I met with Philip Ruddock for a third time in May 2013, about a year after my second meeting with him. But nothing in his response to me had changed from our previous meeting – it too was disappointing and indicated I had hit another stonewalling dead end. He offered nothing of substance by way of assistance, and like a faithful ‘public’ servant demonstrated his obstinate solidarity with the agency he oversighted but no evident support for ensuring ASIO treated the public justly and acted with integrity. I told him I intended to publish the names of ASIO operatives and was writing a book. He eyed me with a quiet sneer and without looking at it described my list as “informants” and asked with a barely concealed enmity how I intended to publish and distribute my book. His sneer slowly morphed into a slight grin while he paused for my answer. As the former political head of ASIO, he knew the barriers and depth of ASIO penetration into the world of writing and publishing better than anyone. The NSW Writers Centre, for example, is a hornet’s nest of ASIO activity and no established publisher in Australia would be defiant enough to publish and distribute such material. It was clear from this meeting that he was not going to push for any kind of investigation of ASIO, no judicial oversight or royal commission.

After the meeting I sent him the below email, and later forwarded it to the Parliamentary Joint Committee on Intelligence and Security which has oversight responsibility of ASIO (and which he is a member of).

From: XXXXX Wilson [mailto:XXXXXXXXXX]
Sent: Thursday, 20 June 2013 10:37 AM
To: ‘pjcis@aph.gov.au’
Subject: FW: XXXXXXXXWilson – ASIO – PJCIS

Dear Sir or Madam,

I am forwarding an email I sent to Philip Ruddock last week related to the Parliamentary Joint Committee on Intelligence and Security oversight of ASIO in relation to a royal commission with broad terms of reference.

I would be pleased to brief you directly on the issues raised if you would like further information.

Thanks and regards.

XXX Wilson
Tel: XXXXXXXXXXXXX

From: XXXXXX Wilson XXXXXXXXXXXXXXXXXXXXXXXXXX]
Sent: Friday, 14 June 2013 5:08 PM
To: ‘philip.ruddock.mp@aph.gov.au’
Cc: XXXXXXXXXXXXXXXXXXXXXXX
Subject: XXXXX Wilson – ASIO

Dear Philip,

Thank you for taking the time to meet with me again several weeks ago concerning the issues I have faced with intrusive ASIO interference. As you recall, this interference has occurred since I published a report as an analyst on Wall Street in 1996 that touched on the killings [of indigenous protestors] at the US listed Freeport McMoran’s massive Grasberg gold and copper mine in West Papua (note attached).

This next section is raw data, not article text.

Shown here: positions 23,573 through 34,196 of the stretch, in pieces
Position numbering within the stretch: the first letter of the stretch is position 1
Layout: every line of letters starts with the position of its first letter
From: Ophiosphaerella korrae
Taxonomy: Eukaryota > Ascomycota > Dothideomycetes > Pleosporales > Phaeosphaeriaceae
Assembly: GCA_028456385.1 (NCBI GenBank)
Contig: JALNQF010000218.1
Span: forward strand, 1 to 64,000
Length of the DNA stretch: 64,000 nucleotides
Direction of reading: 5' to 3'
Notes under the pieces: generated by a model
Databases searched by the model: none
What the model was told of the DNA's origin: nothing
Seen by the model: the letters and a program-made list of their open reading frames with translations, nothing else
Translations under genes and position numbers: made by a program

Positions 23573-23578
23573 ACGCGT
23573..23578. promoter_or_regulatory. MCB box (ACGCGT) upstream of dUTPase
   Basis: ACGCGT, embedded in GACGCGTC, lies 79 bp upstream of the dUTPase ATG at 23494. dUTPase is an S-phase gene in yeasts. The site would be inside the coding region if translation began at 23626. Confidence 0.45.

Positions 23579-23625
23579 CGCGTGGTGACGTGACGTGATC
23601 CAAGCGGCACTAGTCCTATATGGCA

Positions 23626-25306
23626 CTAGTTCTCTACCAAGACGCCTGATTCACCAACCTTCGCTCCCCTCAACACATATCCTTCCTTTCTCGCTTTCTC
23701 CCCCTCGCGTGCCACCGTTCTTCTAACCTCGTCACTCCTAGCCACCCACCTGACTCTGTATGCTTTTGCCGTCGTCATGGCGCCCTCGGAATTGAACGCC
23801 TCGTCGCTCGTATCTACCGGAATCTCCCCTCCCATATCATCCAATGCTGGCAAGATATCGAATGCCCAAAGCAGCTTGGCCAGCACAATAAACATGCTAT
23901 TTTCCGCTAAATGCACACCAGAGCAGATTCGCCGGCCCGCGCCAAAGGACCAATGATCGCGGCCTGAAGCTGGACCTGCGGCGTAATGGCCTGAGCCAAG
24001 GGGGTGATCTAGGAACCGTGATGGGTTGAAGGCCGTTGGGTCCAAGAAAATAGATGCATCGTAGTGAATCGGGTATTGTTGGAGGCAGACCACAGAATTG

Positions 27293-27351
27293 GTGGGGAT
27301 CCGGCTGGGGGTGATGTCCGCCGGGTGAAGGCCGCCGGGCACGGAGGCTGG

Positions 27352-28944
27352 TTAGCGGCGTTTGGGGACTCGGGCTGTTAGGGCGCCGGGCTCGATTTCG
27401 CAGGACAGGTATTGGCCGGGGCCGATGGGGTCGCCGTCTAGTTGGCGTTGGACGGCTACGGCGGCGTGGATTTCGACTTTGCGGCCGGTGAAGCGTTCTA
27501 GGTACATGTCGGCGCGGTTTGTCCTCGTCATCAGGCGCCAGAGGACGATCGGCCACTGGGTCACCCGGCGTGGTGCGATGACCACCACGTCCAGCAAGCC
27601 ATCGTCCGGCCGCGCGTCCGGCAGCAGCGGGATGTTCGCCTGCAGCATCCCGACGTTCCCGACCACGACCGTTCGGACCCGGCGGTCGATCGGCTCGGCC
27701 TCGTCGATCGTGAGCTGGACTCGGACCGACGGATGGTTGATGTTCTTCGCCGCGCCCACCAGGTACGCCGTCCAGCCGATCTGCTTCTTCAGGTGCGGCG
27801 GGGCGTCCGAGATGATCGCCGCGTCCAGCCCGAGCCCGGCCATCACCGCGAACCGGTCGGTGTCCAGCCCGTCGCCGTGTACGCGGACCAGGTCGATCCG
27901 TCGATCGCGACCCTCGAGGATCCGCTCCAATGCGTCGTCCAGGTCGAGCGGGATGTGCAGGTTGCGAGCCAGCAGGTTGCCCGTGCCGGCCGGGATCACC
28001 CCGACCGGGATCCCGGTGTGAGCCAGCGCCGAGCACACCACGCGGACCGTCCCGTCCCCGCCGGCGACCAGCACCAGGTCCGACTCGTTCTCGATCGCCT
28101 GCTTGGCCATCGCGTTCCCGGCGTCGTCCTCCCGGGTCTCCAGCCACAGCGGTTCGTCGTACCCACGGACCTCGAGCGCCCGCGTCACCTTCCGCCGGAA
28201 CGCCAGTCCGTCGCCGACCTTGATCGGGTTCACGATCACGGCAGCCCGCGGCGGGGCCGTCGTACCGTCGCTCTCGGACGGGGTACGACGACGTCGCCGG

Following our conversation about Australian intelligence agency misconduct, it is interesting to note the recent media reports of former US National Security Agency (NSA) analyst Edward Snowden who has disclosed the extensive intelligence capability and abuses of the US government in operating an all encompassing communications dragnet domestically and abroad. Associated with this disclosure is that the US is targeting a large number of people everywhere in the world, including Australia, and in turn is sharing this information with its counterparts in foreign agencies, including Australian intelligence agencies.

The possibility of such foreign government intelligence activity in Australia was something we touched on when we spoke. Their direct involvement in Australia obviously makes the need for a warrant from the Australian Attorney General of no consequence in matters where Australian agencies can simply get such information through back door channels – ie, via their US counterparts in this instance. Based on the NSA leaks, there now seems to be little doubt that the US has the capability to bug my phone and all my communications, if they were inclined to do so, without need for the Australian government’s direct involvement or consent.

An example of recent media reports quotes Snowden telling the Guardian newspaper, “I, sitting at my desk, certainly had the authority to wiretap anyone, from you or your accountant, to a federal judge, to even the President.” (Edward Snowden Search Began Days Before NSA Surveillance Program Reports Went Public, Reuters, posted: 06/12/2013 6:40).